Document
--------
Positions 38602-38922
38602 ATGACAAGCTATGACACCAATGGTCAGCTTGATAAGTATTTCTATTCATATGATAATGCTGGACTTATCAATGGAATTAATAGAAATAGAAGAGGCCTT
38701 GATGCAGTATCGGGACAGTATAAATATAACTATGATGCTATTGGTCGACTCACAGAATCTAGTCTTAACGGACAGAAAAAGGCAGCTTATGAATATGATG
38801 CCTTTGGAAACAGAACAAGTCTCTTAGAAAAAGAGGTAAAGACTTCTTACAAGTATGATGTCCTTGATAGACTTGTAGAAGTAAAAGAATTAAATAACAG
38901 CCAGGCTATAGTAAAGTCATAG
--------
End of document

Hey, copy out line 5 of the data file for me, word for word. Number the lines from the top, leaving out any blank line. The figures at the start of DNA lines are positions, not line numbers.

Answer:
38901 CCAGGCTATAGTAAAGTCATAG